We realised that we were growing and becoming more polished through the GAL because really a lot has changed since the process begun. Everyone is now eager and more determined even though we don’t have a structure and a leader, we still keep on. 

We are stronger than before. The GAL process taught us that even without a leader, through determination, ambition and hard work, a lot can be done. Having been through the process, we were equipped with information. We have learned how to trust ourselves and we have learned a different and inclusive style of facilitation where everyone can be a teacher and everyone can learn. We learned a kind of facilitation that breaks the wall between audience and facilitator. This kind of facilitation says “we are all teachers as well as learners in this place”. 

Through the GAL, we could look at problems not at eye level only. We learned to remove the lens and we were guided to look deeply into matters such as societal norms as things people believe in. People believe that this is how it has always been, and in so doing people forget that we are groomed like this. The Gender Action Learning process created spaces where we could voice our views and opinions. We could tackle issues without being judged. 

During the dialogues we tried to get to know the norms community members hold on to. This was important to understand in order to deal with issues like gender-based violence, homophobia and xenophobia, HIV and more. The knowledge and guidance we received helped us with these discussions. 

A lot has changed since the process began or rather since we became a part of it. The people who attend the study circles and especially the coordinators have changed their approach to addressing cadres and community people. There is more energy and clarity. Now we can hear and see passion and dedication when they talk. People have more drive and their spirit has changed. 

I recall an incident in the study circle where we were discussing dialogues and for the first time, people were complaining about the reading material. One of our coordinators, Sweeto, suggested that people read at home but bring their information and have an open discussion in the groups. This resulted in people being more active in the study circles. 

After all is said and done, after the marches, the study circles and dialogues, we hope that the acceptance, equality and respect we long for will eventually come. One day, someday, the hard work will pay off and people will see with the same eyes. The struggle shall continue.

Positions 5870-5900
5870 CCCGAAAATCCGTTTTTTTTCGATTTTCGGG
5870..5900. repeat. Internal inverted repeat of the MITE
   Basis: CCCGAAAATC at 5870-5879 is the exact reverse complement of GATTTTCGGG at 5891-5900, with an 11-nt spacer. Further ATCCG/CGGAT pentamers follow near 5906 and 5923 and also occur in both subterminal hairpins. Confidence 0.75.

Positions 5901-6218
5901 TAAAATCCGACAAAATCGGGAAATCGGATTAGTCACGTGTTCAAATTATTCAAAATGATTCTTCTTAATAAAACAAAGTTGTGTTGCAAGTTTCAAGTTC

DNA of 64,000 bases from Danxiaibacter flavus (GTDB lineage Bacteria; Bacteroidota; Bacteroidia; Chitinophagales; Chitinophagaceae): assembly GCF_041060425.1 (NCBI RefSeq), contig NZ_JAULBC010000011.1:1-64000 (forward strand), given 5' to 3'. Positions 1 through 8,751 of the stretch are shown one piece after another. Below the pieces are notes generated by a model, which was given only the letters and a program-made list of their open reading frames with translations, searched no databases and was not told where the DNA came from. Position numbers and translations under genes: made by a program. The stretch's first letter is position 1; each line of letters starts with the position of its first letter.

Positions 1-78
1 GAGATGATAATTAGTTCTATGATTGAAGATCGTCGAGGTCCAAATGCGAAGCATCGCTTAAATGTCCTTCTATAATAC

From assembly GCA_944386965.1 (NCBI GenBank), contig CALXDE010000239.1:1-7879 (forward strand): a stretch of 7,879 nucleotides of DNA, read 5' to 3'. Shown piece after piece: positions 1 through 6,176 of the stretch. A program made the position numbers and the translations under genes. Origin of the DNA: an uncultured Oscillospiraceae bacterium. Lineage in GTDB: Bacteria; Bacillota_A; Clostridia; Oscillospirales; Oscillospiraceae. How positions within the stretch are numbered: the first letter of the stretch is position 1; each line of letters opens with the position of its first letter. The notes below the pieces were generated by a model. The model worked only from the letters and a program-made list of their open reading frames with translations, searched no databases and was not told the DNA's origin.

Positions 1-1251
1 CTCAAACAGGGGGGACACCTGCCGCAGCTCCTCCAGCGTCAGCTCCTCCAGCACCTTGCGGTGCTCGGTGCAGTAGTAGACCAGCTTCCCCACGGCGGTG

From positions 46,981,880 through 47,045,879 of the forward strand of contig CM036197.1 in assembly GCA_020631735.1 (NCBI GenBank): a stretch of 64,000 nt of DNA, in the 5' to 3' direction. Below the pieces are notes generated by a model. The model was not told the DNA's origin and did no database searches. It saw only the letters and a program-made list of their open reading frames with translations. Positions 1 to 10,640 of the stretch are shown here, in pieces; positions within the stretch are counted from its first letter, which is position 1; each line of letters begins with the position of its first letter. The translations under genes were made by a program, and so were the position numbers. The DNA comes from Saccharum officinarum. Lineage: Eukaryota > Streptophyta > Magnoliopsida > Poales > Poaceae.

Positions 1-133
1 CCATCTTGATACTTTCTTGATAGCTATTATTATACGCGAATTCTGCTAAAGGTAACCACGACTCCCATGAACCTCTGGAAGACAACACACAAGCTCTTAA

Ayanda Masina is a participant in the Gender Action Learning process that we faciliated in South Africa in 2012-13. At the end of the year, we had a short writing workshop with some of the participants. This is the first in a series of blog posts featuring the stories that emerged. 


By Aruna Rao 

In graduate school, I began to be fascinated by the ‘black box’ of organizations, the peculiar ways through which organizations digest gender equality laws and policies and put out something that looks quite different from what one might expect. Connecting these two worlds – how organizations worked and whether or not women could access opportunity systems – happened most clearly for me while working at BRAC in Bangladesh in the 1990s. I saw first-hand how the values that shaped the organization in its early years and resulted in benefits to destitute people, later inhibited its ability to recruit women staff because those values were gender-biased.

In the 1990s Bangladesh cultural context, it was easy and acceptable for men to carry out field work at night, ride bicycles and motorbikes, and live singly in villages; for women, it was not. So, in effect, women had to fit into a system that was made to fit men. In a staff survey we conducted in 1994, we asked BRAC staff, “must women become men to succeed?” Most male BRAC staff said that was not the case but many women contested their view. BRAC has since embarked in an organization-wide program to uncover and address institutional biases and discriminatory norms. 

Informal norms and rules become so deeply embedded in an organization that they remain unnoticed, ignored or invisible. They become insidious and dangerous perpetrators of gender discrimination and over time, they add up to a culture of inequality. This affects life within organizations for women and men. It also affects how effectively the organization can catalyse change in the communities in which it works. Gender at Work helps people inside organizations identify these deeply embedded gender-biased norms or “deep structures”, and then chip away at them. 

We work with a wide range of organizations, networks and movements around the world. In India, we supported Dalit women to break the strangleholds that prevent them from fully using and benefiting from the MNREGA scheme , a national rural employment program. In South Sudan, we worked with civil society organizations fighting gender-based violence; they started involving men in their battle and exploited the power of radio. In South Africa, we partnered with organizations to integrate HIV&AIDS issues into their responses to gender-based violence.